The participating teachers range between 31 and 58 years old, with 10 to 38 years of professional experience, 19 of whom hold a Bachelor’s degree and one a Master’s degree. Still, they are not familiar with educational intervention methodologies, with the specific medical, neurological or psychological diagnosis advisory institutions, or what is required to assist with each child’s disability. 42.2% of the teachers mentioned that support came from USAER, 40% from family members, 13.3% from Special Education and Rehabilitation Units (UBR, for its Spanish acronym), 2.2% from the National System for Integral Family Development (DIF, for its Spanish acronym), and 2,3% did not mention any support to face the different types of disability. These teachers have general knowledge about child development, disability, and learning and participation barriers from their general training curriculum.

One participant responds, “My main strategy was to gain their trust, plan special activities to measure their progress and areas for improvement opportunities. In one case, there was no diagnosis and I just assisted based on different trials; in other cases, I set personalized moments of attention, involving the child in play and team activities, trying to avoid that they were seen with pity, celebrating their successes and explaining clearly the consequences of inadequate behavior. I also relied on their families for support.”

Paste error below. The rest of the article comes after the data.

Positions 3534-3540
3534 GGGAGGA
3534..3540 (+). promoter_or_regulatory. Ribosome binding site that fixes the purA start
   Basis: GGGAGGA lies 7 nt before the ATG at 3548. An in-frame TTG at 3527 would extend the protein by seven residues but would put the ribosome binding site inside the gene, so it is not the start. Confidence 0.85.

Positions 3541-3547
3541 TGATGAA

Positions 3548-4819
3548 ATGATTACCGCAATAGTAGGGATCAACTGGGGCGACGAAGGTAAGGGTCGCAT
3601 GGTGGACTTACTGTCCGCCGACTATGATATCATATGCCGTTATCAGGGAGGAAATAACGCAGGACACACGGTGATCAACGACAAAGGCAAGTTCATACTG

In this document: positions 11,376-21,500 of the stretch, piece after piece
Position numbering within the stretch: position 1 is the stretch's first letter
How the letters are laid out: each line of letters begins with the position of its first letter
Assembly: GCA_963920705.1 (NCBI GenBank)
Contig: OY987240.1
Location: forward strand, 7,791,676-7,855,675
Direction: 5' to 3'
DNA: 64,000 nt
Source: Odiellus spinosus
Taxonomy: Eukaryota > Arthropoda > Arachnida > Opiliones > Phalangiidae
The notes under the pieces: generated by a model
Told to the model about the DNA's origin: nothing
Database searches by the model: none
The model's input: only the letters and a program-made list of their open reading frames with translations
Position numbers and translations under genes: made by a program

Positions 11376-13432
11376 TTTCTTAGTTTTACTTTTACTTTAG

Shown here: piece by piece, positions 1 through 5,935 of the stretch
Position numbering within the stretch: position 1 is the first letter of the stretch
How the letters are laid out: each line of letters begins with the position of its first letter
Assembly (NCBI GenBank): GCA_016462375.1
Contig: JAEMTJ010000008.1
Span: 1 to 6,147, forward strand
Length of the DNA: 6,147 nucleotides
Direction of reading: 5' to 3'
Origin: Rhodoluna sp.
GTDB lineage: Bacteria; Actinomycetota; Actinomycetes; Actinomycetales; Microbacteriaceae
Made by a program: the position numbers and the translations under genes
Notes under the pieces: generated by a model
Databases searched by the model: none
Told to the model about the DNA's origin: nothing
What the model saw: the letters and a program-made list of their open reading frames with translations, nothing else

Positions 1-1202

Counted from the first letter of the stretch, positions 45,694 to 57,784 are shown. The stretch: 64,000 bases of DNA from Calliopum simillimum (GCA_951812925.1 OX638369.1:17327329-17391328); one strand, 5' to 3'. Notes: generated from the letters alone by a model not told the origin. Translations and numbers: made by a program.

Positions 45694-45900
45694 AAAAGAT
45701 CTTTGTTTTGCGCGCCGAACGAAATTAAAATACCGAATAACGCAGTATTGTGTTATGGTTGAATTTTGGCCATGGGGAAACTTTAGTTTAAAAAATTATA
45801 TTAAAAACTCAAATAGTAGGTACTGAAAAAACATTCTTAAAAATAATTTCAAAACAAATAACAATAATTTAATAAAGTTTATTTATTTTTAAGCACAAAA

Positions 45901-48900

Given the lack of theoretical and methodological knowledge about disability, coping strategies are developed, which, according to Gil-Monte and Peiró (cited in Quaas, 2006), “constitute the behavioral and cognitive effort a person does to control, reduce or tolerate stressful scenarios or to face an unstable situation.”

Apart from this, the participants mention feelings like indecisiveness, frustration, insecurity, lack of protection, stress, uncertainty, fear, helplessness, difficulty, nervousness, anguish, confusion, complexity and worry, as well as an inability to pay enough attention to the rest of the group. Still, teachers usually take these experiences as a challenge and opportunity to learn more, provide more support, develop more skills, investigate and get trained, feeling satisfaction in the ability to provide this support.

In a didactic a pedagogical sense, they cope with these situations by planning games and recreational activities where all children can take part, providing clear rules and agreements for a healthy and peaceful coexistence, using technological resources, and identifying opportunities and strengths, learning styles and rhythms, collaborative work, personalized and multi-sensory activities and having children guiding some activities.

To cope with the daily job, they need to provide support to these children, strengthen their social and emotional skills, boost their self-esteem, avoid treating them differently from their classmates, and develop skills and abilities through a safe classroom environment.